Scarborough's hidden gem provides fantastic views of the lake – plus it's a hipster-free zone
With our COVID-19 numbers surging and winter approaching, getting some outdoor exercise – preferably with something interesting to look at – is more important than ever. In this series, I explore some of the city’s parks, ravines and streets. This week: the easternmost part of the Scarborough Bluffs: Bluffer’s Park and Beach, which was crowded even off-season.
Having grown up in Scarborough, I had fond memories of childhood picnics along the Bluffs. So I had hoped to experience some Proustian flashback on this recent walk. What I didn’t realize was that the bluffs themselves cover 15 kilometres. And I had no idea how difficult it would be to find the place as a pedestrian, especially since the Bluffer’s Park 175 bus from Kennedy subway station ended its service in October and won’t resume until summer 2021.
Still, thanks to my Google Maps app, I took the Markham 102 bus from Warden station, getting off at St. Clair and Brimley and walking south for about 10 minutes. Just south of St. John Henry Newman Catholic High School (100 Brimley South) is a sign indicating Bluffer’s Park, with a little route to the west you can walk or bike. What I realized later is that the actual Bluffer’s Park is down near the lake, which you access by continuing down Brimley, a long, steep road crawling with cars going in both directions. It’s a huge pain in the ass for a walker and potentially hazardous.
If you have any mobility issues, don’t bother going to Bluffer’s Park unless you get on that Bluffer’s Park bus (during the peak season) or have access to a car. One good thing is that parking, at 1 Brimley South, is free this time of year (basically after Thanksgiving).
Walking atop the bluffs, via that subtle dirt pathway just past the Bluffer’s Park sign, was beautiful. There were a few joggers, lots of walkers, and the occasional cyclist (note: you need pretty thick tires because the path can get rocky and muddy).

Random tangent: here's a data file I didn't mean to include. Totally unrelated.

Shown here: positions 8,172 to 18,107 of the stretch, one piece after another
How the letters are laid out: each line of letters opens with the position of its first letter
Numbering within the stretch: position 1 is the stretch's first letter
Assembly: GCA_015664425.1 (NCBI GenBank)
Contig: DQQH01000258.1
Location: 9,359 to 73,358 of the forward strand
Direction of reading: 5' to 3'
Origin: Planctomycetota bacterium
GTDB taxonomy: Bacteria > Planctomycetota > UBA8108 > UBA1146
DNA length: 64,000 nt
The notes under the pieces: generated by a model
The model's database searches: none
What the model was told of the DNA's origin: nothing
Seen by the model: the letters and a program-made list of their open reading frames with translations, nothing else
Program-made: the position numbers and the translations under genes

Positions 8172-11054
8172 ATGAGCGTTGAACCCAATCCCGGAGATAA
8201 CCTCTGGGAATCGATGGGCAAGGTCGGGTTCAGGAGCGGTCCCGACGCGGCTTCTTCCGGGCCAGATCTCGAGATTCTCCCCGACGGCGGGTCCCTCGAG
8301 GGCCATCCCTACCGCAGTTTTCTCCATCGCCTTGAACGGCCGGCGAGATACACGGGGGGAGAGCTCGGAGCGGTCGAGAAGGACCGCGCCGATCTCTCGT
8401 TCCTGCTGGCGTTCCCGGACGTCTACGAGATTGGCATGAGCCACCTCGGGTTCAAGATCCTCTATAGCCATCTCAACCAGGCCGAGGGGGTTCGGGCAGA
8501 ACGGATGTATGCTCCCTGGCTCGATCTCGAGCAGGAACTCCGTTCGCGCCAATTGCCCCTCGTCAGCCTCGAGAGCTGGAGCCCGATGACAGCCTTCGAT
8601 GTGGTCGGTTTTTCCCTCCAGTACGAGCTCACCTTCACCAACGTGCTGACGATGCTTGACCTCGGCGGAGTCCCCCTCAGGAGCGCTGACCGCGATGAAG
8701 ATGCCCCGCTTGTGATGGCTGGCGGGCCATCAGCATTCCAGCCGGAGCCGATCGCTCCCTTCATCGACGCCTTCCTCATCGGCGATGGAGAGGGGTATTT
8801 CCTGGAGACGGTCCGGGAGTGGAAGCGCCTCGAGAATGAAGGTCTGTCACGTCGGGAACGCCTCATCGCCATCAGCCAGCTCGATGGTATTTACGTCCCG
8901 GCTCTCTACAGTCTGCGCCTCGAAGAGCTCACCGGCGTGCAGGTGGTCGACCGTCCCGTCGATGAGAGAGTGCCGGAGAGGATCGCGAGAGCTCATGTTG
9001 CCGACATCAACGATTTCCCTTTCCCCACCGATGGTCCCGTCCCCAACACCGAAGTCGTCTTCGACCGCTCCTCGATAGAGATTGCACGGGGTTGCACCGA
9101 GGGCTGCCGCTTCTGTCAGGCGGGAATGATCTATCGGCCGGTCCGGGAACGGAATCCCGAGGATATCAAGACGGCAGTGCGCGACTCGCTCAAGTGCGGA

Getting closer to the edge of the bluffs, the whole area is fenced off, with big orange signs warning you not to go past because of erosion. You can be fined up to $5,000 if you disobey, which didn’t stop dozens of people from climbing out and taking pictures. I wasn’t tempted, but consequently couldn’t get a good look at the lake and marina from up there.
The upper part of the bluffs includes some pretty steep walking trails.
I walked a kilometre or two, which included a steep trail or two, then came back to where I’d entered and continued down Brimley to the lake.
After you navigate the pedestrian-unfriendly entrance, which is dangerous for walkers, you can head down to the lake, either along the marina (west) or the beach (east).
The vast beach was crowded, even near the end of the day.
The marina part features massive shoreline rocks which you can climb for some spectacular views. I noticed a few families enjoying picnics on them, and some couples canoodling.
The beach, a 10-minute walk away, is deep and long, with many signs telling people about proper COVID-19 protocols. Even near the end of the day, it was full of people cavorting around. I noticed a queer couple holding hands, with one of them wearing a T-shirt that read: “I shaved my balls for this?”
The crowds are diverse, but one demographic I didn’t see was hipsters. It’s probably too remote a location for them.
The bluffs that give the region its name are impressive.
While the lake tends to draw everyone’s attention, looking behind you is just as impressive. The escarpment goes on for kilometres. What my phone map didn’t show me, however, was whether there were other paths leading back up. I walked as far east as Cathedral Bluffs Park before turning back and going back up Brimley.
Very few Torontonians travel east of the Beach looking for greenery. The Scarborough Bluffs offer a different view of Lake Ontario. If you’re nearby, they’re worth a visit. Just make sure you’ve got access to a car.
More Pandemic Walks here